NORML notes that a study reported in the December issue of the journal Traffic Injury Prevention found that Sweden's adoption of a "zero tolerance" law for driving under the influence of drugs was followed by a 10-fold increase in blood samples submitted for tests by police. Under a zero tolerance policy, which the Bush administration has been urging more states to adopt, it is illegal to drive with any detectable amount of a controlled substance in your blood, even if you're not impaired. Since marijuana can be detected long after its effects wear off, driver tests in the U.S. tend to catch pot smokers, whether or not they're driving while stoned. But in the Swedish study, cannabis alone was detected in just 4 percent of cases, cannabis along with other substances in another 20 percent. By contrast, 60 percent of the drivers tested positive for amphetamines.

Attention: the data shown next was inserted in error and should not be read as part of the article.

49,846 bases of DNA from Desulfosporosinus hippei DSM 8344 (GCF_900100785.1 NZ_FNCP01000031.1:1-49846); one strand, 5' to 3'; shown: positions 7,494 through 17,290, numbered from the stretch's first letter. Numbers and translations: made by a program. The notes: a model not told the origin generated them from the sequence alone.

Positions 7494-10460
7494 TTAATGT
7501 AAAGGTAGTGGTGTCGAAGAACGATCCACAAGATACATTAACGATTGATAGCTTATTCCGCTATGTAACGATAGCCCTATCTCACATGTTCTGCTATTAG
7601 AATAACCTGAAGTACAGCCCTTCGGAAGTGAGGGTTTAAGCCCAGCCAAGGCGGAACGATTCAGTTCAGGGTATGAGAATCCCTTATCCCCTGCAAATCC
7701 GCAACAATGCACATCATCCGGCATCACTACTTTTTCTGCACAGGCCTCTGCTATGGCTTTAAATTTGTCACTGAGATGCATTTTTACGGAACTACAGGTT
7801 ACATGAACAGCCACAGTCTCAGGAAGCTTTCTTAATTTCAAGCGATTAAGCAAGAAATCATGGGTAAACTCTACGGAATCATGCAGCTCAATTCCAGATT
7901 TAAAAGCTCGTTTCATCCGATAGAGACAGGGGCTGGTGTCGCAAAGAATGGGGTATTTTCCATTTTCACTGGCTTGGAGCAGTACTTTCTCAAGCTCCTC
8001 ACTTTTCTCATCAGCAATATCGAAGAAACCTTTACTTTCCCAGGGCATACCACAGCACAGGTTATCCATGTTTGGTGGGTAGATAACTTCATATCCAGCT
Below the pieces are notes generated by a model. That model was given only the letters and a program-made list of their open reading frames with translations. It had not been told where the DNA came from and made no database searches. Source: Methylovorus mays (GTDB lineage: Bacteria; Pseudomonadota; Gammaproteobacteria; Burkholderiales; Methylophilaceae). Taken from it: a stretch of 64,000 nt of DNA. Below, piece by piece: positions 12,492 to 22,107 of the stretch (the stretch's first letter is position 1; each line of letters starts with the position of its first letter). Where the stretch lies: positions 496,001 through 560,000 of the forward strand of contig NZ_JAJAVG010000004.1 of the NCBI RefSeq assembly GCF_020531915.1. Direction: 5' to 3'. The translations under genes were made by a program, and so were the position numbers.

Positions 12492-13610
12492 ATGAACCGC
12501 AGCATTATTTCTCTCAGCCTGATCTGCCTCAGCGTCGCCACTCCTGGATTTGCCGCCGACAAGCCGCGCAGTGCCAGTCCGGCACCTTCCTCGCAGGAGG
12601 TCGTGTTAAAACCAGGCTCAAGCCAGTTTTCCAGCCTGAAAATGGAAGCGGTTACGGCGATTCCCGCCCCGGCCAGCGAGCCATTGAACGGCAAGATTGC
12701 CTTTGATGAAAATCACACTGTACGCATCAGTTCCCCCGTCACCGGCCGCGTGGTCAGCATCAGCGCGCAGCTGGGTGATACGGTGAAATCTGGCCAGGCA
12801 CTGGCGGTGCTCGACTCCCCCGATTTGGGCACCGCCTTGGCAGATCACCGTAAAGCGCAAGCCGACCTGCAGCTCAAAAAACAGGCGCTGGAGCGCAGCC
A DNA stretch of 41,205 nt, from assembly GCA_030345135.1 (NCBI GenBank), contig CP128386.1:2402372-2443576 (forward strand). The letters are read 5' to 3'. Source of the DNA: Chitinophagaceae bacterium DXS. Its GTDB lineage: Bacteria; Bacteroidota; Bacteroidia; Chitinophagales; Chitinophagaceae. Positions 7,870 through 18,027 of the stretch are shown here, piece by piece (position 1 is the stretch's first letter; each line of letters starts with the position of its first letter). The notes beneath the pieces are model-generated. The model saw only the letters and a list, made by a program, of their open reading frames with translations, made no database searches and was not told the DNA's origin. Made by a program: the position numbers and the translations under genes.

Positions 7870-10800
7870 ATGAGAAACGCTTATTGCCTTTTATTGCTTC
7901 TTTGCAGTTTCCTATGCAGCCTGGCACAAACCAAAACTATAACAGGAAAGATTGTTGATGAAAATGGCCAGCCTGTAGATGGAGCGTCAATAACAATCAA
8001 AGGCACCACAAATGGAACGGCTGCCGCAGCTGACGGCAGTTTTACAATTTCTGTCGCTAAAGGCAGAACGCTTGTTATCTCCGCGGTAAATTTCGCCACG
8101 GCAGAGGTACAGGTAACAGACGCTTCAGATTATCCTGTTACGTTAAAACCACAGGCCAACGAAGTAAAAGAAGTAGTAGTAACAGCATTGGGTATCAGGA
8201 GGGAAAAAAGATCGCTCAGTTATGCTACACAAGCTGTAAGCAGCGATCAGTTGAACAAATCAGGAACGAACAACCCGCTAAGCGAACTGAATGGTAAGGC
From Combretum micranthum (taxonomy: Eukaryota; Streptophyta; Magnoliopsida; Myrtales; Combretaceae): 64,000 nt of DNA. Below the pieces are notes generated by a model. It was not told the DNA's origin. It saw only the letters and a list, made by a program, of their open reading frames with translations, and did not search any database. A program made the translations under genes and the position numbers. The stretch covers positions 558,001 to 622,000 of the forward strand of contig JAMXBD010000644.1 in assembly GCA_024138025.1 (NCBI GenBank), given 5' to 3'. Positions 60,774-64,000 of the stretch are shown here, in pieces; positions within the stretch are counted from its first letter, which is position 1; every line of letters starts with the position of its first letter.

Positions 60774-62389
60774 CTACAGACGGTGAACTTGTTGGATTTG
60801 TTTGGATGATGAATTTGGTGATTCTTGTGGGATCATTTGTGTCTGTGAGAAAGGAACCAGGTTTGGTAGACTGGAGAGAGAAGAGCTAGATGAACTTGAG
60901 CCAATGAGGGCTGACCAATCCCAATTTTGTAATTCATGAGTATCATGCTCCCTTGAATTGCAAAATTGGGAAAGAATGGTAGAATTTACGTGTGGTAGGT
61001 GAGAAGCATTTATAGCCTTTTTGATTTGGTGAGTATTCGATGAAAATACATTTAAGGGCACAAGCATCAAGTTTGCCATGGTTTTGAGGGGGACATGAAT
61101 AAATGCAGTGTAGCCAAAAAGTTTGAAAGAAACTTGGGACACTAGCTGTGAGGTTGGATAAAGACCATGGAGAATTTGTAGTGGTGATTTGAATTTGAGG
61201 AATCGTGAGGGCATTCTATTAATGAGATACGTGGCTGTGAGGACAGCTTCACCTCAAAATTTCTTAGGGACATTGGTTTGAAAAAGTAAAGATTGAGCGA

Which raises the question: Does the government really want to discourage drowsy drivers from taking stimulants? Since the article isn't available online, I'm not sure how police selected drivers for testing. But even if it turned that drivers involved in accidents were especially likely to test positive for amphetamines, that doesn't mean eliminating amphetamine use by drivers would, on balance, improve public safety. Since sleepy drivers are prone to accidents and people take amphetamines when they're sleepy but need to stay up, testing positive for amphetamines could be a marker for sleepiness. The important question is how many people avoid crashes by taking amphetamines that keep them awake and improve their alertness.